The material power of nuclear weapons is universally recognized, but their communicative power is equally extraordinary. The strategist Carl von Clausewitz argued that war is fundamentally a social activity, a form of persuasion guided by rules of grammar more than by strict logic. He also took pains to distinguish between the abstract concept of “absolute” or “ideal” war and the inevitable particularity of “real” war. Both of those insights apply to nuclear weapons viewed as devices of communication; that is, both products and instruments of communication.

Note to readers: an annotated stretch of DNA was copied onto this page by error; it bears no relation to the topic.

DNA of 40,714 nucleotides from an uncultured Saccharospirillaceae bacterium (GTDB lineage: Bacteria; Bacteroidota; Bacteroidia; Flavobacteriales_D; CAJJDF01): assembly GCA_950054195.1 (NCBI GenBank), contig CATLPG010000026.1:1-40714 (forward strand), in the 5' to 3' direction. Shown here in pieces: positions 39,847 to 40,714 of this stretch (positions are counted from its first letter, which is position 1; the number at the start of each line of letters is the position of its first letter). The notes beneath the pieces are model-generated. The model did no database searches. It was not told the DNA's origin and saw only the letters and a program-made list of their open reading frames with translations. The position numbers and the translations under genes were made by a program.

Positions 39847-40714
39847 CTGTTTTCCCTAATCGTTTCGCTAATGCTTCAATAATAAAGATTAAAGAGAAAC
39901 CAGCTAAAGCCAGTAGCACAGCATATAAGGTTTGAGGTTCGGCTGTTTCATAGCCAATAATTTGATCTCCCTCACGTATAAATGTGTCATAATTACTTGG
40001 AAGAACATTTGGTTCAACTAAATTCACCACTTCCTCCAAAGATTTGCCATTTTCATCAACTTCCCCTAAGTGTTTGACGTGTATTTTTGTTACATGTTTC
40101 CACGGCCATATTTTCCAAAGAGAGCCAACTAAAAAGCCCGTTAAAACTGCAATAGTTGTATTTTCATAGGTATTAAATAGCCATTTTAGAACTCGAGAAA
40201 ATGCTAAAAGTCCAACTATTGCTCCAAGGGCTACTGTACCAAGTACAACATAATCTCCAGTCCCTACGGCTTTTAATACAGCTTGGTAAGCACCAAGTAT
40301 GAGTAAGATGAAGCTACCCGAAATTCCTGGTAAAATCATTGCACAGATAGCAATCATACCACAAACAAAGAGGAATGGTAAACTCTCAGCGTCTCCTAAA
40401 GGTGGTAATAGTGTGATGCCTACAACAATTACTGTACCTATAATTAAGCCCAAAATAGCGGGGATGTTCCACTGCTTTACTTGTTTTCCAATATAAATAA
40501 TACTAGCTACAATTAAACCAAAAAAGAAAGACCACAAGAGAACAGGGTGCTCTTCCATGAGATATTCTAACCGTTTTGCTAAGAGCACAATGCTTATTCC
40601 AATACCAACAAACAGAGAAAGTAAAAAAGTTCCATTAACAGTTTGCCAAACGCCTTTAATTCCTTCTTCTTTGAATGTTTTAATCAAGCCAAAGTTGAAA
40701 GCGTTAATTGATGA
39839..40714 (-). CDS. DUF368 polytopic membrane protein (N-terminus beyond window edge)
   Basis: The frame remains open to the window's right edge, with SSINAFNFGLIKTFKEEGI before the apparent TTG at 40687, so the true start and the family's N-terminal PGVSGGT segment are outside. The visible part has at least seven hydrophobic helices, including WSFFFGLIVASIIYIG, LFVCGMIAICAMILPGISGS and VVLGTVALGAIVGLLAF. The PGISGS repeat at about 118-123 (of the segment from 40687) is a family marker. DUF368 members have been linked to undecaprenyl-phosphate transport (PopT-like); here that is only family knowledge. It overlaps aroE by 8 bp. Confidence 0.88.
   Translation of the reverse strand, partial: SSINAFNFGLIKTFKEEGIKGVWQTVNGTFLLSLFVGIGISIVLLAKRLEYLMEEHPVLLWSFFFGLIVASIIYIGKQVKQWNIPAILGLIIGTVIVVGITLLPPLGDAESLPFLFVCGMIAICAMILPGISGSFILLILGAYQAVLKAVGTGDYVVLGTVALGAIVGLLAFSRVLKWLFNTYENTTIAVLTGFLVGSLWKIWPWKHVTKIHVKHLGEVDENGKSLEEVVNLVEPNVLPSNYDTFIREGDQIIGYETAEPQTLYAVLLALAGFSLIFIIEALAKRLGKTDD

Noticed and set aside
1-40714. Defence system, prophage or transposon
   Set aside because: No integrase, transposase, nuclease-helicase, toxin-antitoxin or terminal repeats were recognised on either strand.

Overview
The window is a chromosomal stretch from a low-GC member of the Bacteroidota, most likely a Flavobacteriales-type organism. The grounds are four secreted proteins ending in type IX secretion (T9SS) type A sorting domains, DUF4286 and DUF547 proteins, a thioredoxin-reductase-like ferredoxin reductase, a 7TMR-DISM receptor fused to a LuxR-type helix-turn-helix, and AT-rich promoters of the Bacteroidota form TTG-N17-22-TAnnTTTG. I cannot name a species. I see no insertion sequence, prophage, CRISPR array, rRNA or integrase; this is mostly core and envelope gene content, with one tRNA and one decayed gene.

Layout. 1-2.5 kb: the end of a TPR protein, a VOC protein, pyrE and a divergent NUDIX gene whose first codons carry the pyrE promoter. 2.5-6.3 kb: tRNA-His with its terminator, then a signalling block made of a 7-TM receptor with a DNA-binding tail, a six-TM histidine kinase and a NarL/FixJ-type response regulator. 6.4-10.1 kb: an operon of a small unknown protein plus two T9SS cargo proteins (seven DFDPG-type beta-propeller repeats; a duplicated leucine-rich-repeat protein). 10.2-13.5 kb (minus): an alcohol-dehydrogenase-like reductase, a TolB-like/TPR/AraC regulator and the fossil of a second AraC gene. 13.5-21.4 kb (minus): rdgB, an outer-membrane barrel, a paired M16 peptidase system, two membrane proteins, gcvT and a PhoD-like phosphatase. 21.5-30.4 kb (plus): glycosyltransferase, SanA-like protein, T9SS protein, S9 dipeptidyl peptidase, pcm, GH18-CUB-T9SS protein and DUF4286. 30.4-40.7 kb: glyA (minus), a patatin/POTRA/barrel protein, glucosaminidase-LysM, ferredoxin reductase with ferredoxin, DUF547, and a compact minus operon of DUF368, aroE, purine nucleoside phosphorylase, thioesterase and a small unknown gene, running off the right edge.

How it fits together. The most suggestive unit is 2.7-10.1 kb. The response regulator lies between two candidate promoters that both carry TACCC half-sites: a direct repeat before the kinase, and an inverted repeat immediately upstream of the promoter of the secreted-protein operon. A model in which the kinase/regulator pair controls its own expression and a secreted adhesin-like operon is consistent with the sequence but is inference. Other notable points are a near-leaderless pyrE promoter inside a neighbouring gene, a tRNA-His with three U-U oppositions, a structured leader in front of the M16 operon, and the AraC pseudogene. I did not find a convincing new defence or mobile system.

Nuclear weapons could not have arisen without two kinds of organized communication: the organized inquiry of Big Science and the organized production of 20th-century industry. Those two institutions emerged at a historical moment that led to their application, at an ...

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